To make adjustment, select the object and then increase the “Levels viewport” setting in the “SIMPLE Subsuf” Modifier:
Change the Levels Viewport Setting to change Grid Resolution
Hint: You can expand and collapse modifiers using the “>” brackets on the side of each for ease of navigation.
Displacement Strength

You may want the depth map to take more effect or less effect. You have control over the gain that is applied to the displacement.
To make adjustment, select the object and then increase the “Strength” setting in the “DepthDisplace” Modifier:
Change the Strength Setting to change gain
Field of View Curvature

Photographs don't adhere to orthographic projection; instead, they capture a perspective view. Essentially, a photo encompasses content observed within an angular field of view. This becomes apparent, for instance, when photographing a tunnel. The end closer to you will appear larger in the photograph than the far end even if the entry and exit in reality are of equal size.  We need to restore objects in Blender to their actual sizes. To do this we can't simply extrude from a flat plane, as that would produce an orthographic projection of the image. We need to extrude from a  curved plane forming an arc that spans the field of view of the camera to more accurately reproduce real world objects. The following diagram depicts the field of view for various different camera lenses:
FOV angle vs. Focal Length

By default the extrusion plane is flat in blender and therefore has a zero degree field of view (which is orthographic). You can however achieve a perspective extrusion by controlling the curvature of the mesh plane. This is achieved using a deform modifier and adjusting the set angle to required field of view.

The following example illustrates how this improves the resulting 3D model. Here we use a depth map of the Coliseum and apply curvature to the model corresponding to various Field of Views.
To make adjustment, select the object and then increase the “Angle” setting in the “SimpleDeform” Modifier:
Change the Angle Setting to change FOV angle
Addendum - Description of Blender Add-On Including Customizations

This section is informative only and is not required for an import to be performed. It is provided for those who want to understand how this Blender Add-On works.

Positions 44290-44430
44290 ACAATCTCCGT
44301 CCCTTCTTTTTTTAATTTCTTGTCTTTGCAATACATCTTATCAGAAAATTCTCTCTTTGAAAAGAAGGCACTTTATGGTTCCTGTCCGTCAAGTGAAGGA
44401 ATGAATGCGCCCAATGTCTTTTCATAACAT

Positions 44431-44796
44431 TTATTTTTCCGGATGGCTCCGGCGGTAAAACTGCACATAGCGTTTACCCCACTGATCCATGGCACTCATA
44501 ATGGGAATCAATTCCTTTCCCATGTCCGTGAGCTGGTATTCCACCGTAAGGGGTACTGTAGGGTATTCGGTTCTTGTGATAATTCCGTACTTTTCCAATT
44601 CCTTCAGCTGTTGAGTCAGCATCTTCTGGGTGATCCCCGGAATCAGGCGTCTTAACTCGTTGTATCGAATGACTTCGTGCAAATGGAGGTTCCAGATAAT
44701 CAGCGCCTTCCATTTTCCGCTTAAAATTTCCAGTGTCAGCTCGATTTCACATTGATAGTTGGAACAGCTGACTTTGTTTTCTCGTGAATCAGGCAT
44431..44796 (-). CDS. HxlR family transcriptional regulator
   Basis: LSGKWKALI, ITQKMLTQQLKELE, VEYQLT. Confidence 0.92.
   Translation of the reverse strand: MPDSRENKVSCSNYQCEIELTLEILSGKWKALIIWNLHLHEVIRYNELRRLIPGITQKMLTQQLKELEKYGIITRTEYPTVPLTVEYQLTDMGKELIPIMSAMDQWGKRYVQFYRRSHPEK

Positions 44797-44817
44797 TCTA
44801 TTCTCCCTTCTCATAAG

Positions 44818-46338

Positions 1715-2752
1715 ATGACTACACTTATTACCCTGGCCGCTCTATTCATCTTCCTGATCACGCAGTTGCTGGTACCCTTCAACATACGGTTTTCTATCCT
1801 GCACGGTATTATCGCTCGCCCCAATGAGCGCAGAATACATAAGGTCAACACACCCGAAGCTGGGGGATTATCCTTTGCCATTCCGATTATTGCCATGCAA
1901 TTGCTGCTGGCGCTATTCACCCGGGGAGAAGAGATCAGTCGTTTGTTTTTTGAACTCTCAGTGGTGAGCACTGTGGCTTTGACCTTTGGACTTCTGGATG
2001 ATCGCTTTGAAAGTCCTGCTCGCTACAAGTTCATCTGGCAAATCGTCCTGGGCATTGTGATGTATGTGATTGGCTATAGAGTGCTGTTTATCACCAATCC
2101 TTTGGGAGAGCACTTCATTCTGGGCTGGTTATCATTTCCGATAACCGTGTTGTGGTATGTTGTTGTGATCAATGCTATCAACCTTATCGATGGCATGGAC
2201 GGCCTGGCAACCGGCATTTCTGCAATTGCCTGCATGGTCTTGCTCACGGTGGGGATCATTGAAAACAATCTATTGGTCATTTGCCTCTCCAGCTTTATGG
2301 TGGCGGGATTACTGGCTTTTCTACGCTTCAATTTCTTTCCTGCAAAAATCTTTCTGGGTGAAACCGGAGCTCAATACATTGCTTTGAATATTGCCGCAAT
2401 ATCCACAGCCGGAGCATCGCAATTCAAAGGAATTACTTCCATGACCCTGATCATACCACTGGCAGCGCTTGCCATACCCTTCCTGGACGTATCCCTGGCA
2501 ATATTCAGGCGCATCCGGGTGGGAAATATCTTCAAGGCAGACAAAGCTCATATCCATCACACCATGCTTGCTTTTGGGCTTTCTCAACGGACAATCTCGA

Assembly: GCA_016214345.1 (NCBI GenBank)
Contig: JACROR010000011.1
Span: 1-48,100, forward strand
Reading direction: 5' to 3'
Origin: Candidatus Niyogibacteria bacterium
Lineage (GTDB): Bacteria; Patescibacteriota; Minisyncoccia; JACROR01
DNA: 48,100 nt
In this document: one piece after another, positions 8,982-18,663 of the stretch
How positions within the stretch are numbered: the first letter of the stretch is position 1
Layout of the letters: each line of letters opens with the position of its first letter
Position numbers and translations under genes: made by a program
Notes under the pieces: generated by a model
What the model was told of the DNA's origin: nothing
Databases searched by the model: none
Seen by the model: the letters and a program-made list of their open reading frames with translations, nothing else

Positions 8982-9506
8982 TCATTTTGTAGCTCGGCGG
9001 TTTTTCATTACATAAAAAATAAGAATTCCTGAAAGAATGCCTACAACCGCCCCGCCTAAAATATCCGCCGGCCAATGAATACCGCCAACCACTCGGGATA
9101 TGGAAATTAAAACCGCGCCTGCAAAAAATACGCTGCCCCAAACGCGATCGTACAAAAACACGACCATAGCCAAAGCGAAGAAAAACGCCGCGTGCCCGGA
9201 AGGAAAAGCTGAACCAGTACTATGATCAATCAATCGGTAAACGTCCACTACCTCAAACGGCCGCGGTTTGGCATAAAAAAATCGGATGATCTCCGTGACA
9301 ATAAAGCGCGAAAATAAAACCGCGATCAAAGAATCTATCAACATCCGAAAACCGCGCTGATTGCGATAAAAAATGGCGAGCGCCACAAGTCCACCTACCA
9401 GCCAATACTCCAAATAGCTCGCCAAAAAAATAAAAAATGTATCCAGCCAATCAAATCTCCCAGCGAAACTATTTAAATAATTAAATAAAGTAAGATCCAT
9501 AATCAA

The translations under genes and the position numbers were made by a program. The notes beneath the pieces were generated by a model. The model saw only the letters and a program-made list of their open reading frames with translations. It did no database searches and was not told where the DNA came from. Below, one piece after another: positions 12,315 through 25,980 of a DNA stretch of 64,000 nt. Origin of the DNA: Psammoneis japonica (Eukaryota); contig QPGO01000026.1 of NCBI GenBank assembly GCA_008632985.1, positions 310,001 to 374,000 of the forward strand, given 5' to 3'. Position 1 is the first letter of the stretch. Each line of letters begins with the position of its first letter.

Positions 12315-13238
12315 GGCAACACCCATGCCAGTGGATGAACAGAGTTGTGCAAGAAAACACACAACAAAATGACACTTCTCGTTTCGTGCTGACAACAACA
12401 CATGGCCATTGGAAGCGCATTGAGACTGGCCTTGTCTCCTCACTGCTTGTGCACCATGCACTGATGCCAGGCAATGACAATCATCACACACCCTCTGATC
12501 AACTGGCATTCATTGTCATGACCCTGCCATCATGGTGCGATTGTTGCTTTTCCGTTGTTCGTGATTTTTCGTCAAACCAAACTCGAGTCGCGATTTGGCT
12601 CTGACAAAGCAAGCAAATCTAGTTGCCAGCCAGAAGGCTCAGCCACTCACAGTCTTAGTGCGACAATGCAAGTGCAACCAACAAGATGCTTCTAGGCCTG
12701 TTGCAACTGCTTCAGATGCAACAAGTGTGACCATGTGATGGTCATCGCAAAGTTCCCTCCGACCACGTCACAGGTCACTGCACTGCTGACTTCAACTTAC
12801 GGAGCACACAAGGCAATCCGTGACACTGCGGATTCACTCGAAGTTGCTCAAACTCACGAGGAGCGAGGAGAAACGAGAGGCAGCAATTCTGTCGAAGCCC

The code is based on the original work from Elin ( The original code is referenced here:
We modified this code to make some minor adjustments and to add Field of View functionality. Note that version 1.1.1 from Ladypoly was used as the basis for these modifications. This resulted in the Add-On used in the tutorial and referenced here again for completeness:
Google Drive
We provide here an explanation of the basic operation of the 3rd party Add-On as well as the modifications that were performed by the Immersity AI team and why these were performed. For this section a rudimentary understanding of Blender is assumed.

Features of this basic functionality:
  • User provides file location to RGB image
  • User provides file location to Monochrome Depth Map
  • A Plane object is created
  • The RGB image is mapped to the plane object as Base Color
  • The RBG image is again mapped to the plane object as Emission so that the rendering is not light source dependent (in other words has it’s own “glow”). This avoids unevenness in brightness and avoids introducing unwanted shadows in the final rendering.
  • The Depth Map is placed into a Texture. In the modified code the following changes have been applied:
    - The image is mapped using the extend method to avoid the depth map UV from wrapping around the plane as this causes edge artifacts
    - The image colorspace is changed from sRGB to Raw so that color corrections don’t impact depth.
  • The Plane is subdivided into a mesh (with as many divisions as possible given processing power and memory). The original Blender Add-On goes to 6 levels of subdivision. The modified version has this increased to 8.
  • The Plane is curved using a Deform Modifier to correct for Camera Field of View distortions. The modifier is anchored to a empty object to provide a point of reference. This makes orienting the deformations easier. Both the modifier and the empty object are additions to the original code.
  • The plane is displaced using a Displacement Modifier with reference to the Depth Map Texture.
  • Rendering can be performed with the faster Eevee Render Engine as we are not concerned with light/material interaction, we are merely re-rendering an existing image from different viewpoints. As such we don’t really want to introduce unwanted artifacts from a more complex rendering engine
Note that the Add-On has other functionality that is not covered in this tutorial:
  • Importing of Panoramas
  • Automatic camera rig setup
A big shout out to Elin for making the original code available through GNU licensing.